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New Homes Proposed for 10 year-old Foundations

At Monday’s Preservation Board meeting I learned of yet another unfinished housing project on the city’s northside. Two basments, poured in 1996, remain unfinished. Until recently, they were unfenced and a potential hazzard. The city owns the property, located at 3928-32 N 25th.


A developer is seeking to build new two-story houses on the two foundations. When I first heard that in the meeting I thought that was a smart idea, reuse and all that.

The two houses that were finished in the 1990s were, uh, a little less than ideal:


Maybe at the time they were going for a historic look?


The above house with the little dormer is one of my favorites in this city, located just down the street from the above site. When I get a free moment, I will try to find a picture I took of it back around 1990-91. The house to the left is being rehabbed. In fact, many of the original buildings the alderman has not had razed are being rehabbed.


Two blocks to the east these new homes are getting finished, part of Bolsey Estates (named after the Alderman, of course). I wonder if we will ever have Villa’s Villas? Anyway, the developer seeking to build on the two foundations used these as examples of what they want to build. The Preservation Board withheld their preliminary approval, asking the developer to work with the Cultural Resources staff to improve the appearance given that the properties are located in a historic district. The Preservtation Board previously approved the above designs for Bosley Estates on 22nd street.


While I like reusing existing items I don’t believe we should keep these foundations. The entire premise of this 1990s project is off — the houses are set back way too far from the street which changes the character of the urban area too much. The foundations also seem low relative to the grade, potentially causing future water issues. They also have 1-car garages which might be OK for a small house but a larger 2-story place should probably have a two car garage (which can hold one car and many scooters/bicycles nicely).

The other issue is the spacing — these houses are very far apart. Many new suburban houses aren’t this far apart. Each lot is 52-53ft wide, per city records (by 128ft deep). This total. area should have 6-8 single family homes, possibly more total units if you did a denser project at the corner or perhaps a townhome development. The two houses are finished and occupied so no point in messing with those now but given the 100+ feet of land between the finished houses and the old meat company to the south (awesome building, btw) it would be easy to get 3 detached houses or 3-4 row houses. The existence of these foundations should not lock us into this bad idea from 10 years ago.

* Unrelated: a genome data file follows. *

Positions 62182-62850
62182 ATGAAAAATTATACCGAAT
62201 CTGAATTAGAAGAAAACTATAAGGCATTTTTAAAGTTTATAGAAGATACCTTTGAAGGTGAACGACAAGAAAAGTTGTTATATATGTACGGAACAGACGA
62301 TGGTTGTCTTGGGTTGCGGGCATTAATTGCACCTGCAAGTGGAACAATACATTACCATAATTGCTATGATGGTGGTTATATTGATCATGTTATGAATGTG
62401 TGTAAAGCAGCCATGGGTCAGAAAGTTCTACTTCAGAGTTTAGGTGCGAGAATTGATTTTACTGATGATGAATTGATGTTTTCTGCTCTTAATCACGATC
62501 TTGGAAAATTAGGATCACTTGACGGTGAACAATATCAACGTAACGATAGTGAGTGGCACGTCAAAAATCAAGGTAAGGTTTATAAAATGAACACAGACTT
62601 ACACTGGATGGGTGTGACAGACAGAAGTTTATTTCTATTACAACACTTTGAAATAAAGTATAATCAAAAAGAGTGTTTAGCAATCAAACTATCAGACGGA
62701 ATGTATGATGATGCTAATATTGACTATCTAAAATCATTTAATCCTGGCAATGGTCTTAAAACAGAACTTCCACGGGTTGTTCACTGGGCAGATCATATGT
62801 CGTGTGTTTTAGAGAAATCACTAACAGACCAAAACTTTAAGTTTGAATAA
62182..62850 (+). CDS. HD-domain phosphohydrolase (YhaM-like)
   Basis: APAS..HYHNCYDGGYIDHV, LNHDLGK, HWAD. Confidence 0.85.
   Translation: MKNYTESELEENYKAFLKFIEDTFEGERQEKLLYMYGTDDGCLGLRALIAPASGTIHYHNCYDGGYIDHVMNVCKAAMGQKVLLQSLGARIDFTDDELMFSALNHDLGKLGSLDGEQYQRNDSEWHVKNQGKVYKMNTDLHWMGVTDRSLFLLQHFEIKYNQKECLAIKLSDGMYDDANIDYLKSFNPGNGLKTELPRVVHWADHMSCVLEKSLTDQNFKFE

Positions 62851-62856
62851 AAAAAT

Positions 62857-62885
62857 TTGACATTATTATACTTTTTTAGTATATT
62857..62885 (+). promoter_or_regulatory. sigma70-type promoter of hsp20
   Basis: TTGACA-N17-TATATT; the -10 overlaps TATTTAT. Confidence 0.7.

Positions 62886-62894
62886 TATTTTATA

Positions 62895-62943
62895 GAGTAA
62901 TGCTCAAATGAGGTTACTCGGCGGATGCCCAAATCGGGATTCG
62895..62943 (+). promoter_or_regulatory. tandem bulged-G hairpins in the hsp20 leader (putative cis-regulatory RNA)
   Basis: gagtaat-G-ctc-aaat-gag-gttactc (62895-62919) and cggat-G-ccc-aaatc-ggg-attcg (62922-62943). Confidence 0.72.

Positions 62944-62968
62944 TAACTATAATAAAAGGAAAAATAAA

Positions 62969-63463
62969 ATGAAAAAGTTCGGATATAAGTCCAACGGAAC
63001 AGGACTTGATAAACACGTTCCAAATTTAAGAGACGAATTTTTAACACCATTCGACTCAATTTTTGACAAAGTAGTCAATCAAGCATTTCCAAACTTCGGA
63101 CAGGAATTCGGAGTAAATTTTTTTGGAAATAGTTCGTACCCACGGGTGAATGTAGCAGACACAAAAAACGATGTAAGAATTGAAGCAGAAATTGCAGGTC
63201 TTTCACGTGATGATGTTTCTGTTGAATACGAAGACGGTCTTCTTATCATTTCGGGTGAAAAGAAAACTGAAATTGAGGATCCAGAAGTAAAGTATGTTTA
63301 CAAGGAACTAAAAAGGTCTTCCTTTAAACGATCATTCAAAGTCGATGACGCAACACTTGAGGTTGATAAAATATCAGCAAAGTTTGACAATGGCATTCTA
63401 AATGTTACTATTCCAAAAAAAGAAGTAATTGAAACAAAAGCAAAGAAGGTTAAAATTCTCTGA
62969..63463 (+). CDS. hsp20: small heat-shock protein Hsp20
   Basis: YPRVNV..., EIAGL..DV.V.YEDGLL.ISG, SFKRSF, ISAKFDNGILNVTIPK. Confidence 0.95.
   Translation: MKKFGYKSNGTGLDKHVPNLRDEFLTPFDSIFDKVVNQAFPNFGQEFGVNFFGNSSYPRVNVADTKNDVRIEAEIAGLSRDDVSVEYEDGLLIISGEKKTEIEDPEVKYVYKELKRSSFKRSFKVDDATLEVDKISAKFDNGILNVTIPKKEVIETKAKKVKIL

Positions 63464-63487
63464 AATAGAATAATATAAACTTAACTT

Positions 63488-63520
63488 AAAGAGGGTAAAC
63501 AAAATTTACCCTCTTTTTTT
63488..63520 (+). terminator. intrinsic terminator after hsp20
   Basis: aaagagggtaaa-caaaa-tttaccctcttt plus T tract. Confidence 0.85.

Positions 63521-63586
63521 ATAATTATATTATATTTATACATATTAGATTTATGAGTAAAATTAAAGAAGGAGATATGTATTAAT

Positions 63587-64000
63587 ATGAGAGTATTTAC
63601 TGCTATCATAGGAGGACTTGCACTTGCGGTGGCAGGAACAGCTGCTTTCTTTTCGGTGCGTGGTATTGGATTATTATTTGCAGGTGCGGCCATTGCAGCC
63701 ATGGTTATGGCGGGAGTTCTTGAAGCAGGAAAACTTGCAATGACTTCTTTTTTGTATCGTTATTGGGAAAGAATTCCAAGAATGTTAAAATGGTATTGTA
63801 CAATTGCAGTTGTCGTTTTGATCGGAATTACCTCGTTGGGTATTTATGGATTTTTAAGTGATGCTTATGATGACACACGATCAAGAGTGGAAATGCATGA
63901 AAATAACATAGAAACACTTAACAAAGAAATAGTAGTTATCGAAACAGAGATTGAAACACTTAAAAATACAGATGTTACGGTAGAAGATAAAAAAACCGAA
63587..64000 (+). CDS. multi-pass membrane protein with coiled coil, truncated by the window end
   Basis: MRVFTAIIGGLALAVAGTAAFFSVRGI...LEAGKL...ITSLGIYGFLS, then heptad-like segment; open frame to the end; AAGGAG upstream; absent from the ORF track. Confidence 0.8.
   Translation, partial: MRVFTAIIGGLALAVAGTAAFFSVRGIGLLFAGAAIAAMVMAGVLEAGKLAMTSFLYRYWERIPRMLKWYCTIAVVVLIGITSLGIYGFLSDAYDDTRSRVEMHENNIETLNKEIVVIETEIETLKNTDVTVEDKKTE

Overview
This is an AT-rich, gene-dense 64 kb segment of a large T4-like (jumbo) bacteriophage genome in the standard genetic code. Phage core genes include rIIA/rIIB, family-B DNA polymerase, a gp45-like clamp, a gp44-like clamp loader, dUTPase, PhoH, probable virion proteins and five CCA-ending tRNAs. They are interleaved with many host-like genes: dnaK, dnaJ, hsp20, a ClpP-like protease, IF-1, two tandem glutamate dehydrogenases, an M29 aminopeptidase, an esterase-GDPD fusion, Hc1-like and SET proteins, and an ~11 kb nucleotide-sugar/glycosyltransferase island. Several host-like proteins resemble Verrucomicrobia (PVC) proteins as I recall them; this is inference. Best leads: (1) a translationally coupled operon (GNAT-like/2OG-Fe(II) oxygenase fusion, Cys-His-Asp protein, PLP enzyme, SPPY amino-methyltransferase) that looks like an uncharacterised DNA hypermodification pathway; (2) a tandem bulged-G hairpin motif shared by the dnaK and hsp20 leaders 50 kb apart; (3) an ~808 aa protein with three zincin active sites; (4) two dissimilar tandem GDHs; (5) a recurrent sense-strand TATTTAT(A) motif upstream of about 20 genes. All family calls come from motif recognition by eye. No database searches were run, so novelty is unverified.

For more on this story see Michael Allen’s post on Ecology of Absence. To view the Cultural Resources report on this project, click here.


Paul McKee, Board Member of St. Charles-Based Pro-Sprawl “Urban Choice Coalition”

Paul McKee, the St. Charles developer and land baron behind the “Blairmont” project has continued to remain in the news of late. I ran across his name while researching the board members of a pro-sprawl, anti-city group based in St. Charles County. Mr. McKee is a board member of a group that interestingly is anti government intervention out in the virgin farmlands but is all in favor of intervention in the city.

The following is the mission statement for the Urban Choice Coalition in its entirety:

WE BELIEVE in the right of individuals to live wherever they choose and can afford. We reject the blanket condemnation of growth in suburban counties as being a root cause of urban decay and further reject the pejorative term “urban sprawl” to describe the healthy expansion of new communities.

WE BELIEVE that it is the right of individuals to select the state, city, county, neighborhood or development of their choice to call home and not be denied governmental services, grants or benefits, otherwise available on a national or statewide basis, because of their choice of residence.

It should not be the role of government to deny services to anyone based on their choices of where to live.